Q&A: An Iliad
Denis O'Hare and Stephen Spinella take turns in an epic solo show.
Tue Feb 21 2012
Photograph: Joan Marcus
War can be hell on actors. When Denis O'Hare coadapted Homer's Iliad with director Lisa Peterson, they weren't thinking about how arduous it would be to perform the resulting 40-page monologue without getting a little hoarse from the Trojans. "We just made this thing up and then went, 'Huh, I wonder if any human being can do it,'" O'Hare admits. Scheduling problems kept him from performing An Iliad in two 2010 productions: one in Seattle, and a second at New Jersey's McCarter Theatre. But the latter, which starred Stephen Spinella, gave New York Theatre Workshop's Jim Nicola an idea: What if O'Hare and Spinella split the burden by delivering the piece on alternating nights?
The Iliad is more than 15,000 lines long. How do you cram such a huge piece onstage?
Denis O'Hare: We've sort of carved out our version. We've decided to focus on war and its meaning, and the waste of war and the human propensity for violence.
Stephen Spinella: It's an immense narrative, filled with so many stories that it feels like the other texts that have lasted that long, like the Old Testament. You can imbue them with or extract from them what will satisfy you in whatever age you're in.
What were the first choices you made in adapting the play from Robert Fagles's translation?
Lisa Peterson: It seemed obvious to build it around two warriors who finally collide: Achilles and Hector. So the first cut that I did was to take everything else out. But there's this connecting material that you have to have. The first cut had no gods in it—but without the gods you don't have the mystery and the scope, and you lose a lot of the humor.
Spinella: That cosmology is also a narrative device that allows you to add story constantly, embedding story into story into story about how things happened—things that today might just be attributed to serendipity or happenstance.
O'Hare: Patroclus' helmet falls off. Why? It could have been the wind. It could have been a tree branch. But in The Iliad, it's done by a god.
Is the storyteller in this piece meant to be Homer?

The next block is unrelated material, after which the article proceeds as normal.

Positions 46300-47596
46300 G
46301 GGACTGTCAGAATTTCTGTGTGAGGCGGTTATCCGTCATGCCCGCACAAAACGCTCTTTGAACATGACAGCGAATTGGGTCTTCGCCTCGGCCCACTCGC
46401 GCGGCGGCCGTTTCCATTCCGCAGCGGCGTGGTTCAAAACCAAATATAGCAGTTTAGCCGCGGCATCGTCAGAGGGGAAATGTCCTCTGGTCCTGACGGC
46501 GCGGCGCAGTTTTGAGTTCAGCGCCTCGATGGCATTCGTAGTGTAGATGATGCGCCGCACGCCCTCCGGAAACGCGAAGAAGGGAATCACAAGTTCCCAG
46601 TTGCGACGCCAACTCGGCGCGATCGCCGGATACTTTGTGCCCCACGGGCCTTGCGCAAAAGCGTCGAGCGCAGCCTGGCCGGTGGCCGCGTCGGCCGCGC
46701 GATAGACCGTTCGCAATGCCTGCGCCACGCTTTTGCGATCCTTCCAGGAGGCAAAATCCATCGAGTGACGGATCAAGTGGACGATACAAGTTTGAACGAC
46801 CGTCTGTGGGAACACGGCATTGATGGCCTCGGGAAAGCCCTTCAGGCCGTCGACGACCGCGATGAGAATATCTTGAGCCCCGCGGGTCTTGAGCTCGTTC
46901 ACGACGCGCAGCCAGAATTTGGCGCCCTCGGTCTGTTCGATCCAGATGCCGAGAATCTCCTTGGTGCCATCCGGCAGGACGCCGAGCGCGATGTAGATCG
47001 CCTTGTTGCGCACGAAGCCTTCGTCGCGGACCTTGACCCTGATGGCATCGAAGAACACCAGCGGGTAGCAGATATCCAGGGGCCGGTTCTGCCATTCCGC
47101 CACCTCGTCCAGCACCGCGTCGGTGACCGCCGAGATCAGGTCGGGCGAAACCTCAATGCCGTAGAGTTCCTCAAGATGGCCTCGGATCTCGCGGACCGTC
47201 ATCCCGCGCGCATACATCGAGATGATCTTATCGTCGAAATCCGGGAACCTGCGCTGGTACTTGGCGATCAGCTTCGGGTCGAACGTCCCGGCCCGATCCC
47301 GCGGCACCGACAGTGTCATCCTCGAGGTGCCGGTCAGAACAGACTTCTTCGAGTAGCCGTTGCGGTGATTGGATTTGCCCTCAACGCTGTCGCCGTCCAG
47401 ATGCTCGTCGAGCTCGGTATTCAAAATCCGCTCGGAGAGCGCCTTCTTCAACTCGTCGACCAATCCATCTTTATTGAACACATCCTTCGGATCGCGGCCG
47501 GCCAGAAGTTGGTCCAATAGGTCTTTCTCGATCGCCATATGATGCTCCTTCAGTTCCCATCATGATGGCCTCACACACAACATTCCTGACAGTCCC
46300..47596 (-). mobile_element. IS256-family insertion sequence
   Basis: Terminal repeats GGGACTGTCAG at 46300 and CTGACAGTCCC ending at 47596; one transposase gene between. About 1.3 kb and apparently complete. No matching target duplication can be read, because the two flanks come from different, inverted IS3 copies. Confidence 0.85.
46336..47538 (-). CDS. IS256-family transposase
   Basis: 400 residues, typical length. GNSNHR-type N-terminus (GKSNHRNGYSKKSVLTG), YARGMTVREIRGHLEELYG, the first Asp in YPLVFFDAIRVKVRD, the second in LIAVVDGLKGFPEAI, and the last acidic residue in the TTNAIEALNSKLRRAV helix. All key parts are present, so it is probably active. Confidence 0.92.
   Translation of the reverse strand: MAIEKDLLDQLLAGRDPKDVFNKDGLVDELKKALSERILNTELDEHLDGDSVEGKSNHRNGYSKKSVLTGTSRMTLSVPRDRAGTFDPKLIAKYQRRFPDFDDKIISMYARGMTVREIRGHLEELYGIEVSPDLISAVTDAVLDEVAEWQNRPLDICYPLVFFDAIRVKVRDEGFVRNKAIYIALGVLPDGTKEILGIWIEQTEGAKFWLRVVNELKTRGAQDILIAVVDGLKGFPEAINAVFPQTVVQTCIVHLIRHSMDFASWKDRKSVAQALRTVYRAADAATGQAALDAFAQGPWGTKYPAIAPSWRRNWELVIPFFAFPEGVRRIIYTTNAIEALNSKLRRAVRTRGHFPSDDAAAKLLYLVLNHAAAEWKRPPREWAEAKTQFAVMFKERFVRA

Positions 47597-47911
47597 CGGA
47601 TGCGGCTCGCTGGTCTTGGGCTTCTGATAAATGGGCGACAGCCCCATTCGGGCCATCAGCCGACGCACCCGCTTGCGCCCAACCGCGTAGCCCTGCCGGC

Peterson: Our idea of Homer is as a collective consciousness. I believe that The Iliad was composed by many people learning and telling the story. So this is our attempt to imagine what it would be like to hear one of these bards, one of the Homers.
Spinella: But it's profoundly fractured by his constant personal response to the story and his history of telling it. You're always aware of his act of telling the story, and that meta-story becomes the real story of the evening.
Peterson: The character is a being who believes that he's the author of the poem. He describes it like he was there. He can't seem to disappear; he keeps coming to on some stage somewhere. And he's sort of called out by a society that needs to think about war. He can't die and go away. He seems to be immortal.
O'Hare: About a third of [the text] is Fagles's verse, some of which we chopped and edited; a third is transcriptions of improvs that [Lisa and I] did together; and a third is original writing to get us from one place to the next.
Denis and Stephen, have you seen each other perform this?
O'Hare: I have this weird position of being a coauthor, so I saw Stephen three or four times at the McCarter. He was fantastic. I haven't stolen too much from him, I don't think.
Spinella: Steal! Steal whatever you want! I haven't seen him yet, because I'm scared. I don't want to watch him do it and feel inadequate...I'm going on the last Friday of the run.
O'Hare: I have the same fear. You hear some of his line readings, and you go, "Oh, that's a really good idea. Why aren't I doing that?"
Spinella: I put my fingers in my ears and go, "Uhnuhnuhnuhnuhnuh."
O'Hare: You just can't get infected by somebody else's point of view.
Spinella: You can! But you mustn't!
O'Hare: It's not being lily-livered or insecure. It's that you have to maintain the integrity of your vision.
Peterson: The idea of sharing it was attractive to both of you—not to watch someone else do it but more to have a conversation with each other.
Spinella: I also have to say that a certain amount of the impulse to switch off was that when I did it at the McCarter, I lost my voice and I was hamstrung for the entire run.
O'Hare: It's this massive athletic achievement that has a huge vocal requirement, and we don't know that it's even feasible.
Spinella: It truly is daunting. We 're doing a Greek tragedy, essentially.
O'Hare: When you get to chapter seven and you still have to confront Andromache's grief and Hecuba's grief, you're like [moaning], "There's nothing left! I have nothing left!"
Spinella: And then there's Priam and Achilles! And then you have to do the poet at the end, which is a whole other thing.
O'Hare: Even if you can limp through it eight times a week, why wouldn't you want to give your best-quality performance? So we thought, Let's give us both a chance to give full, passionate performances every time! And give us a fighting chance to not be destroyed.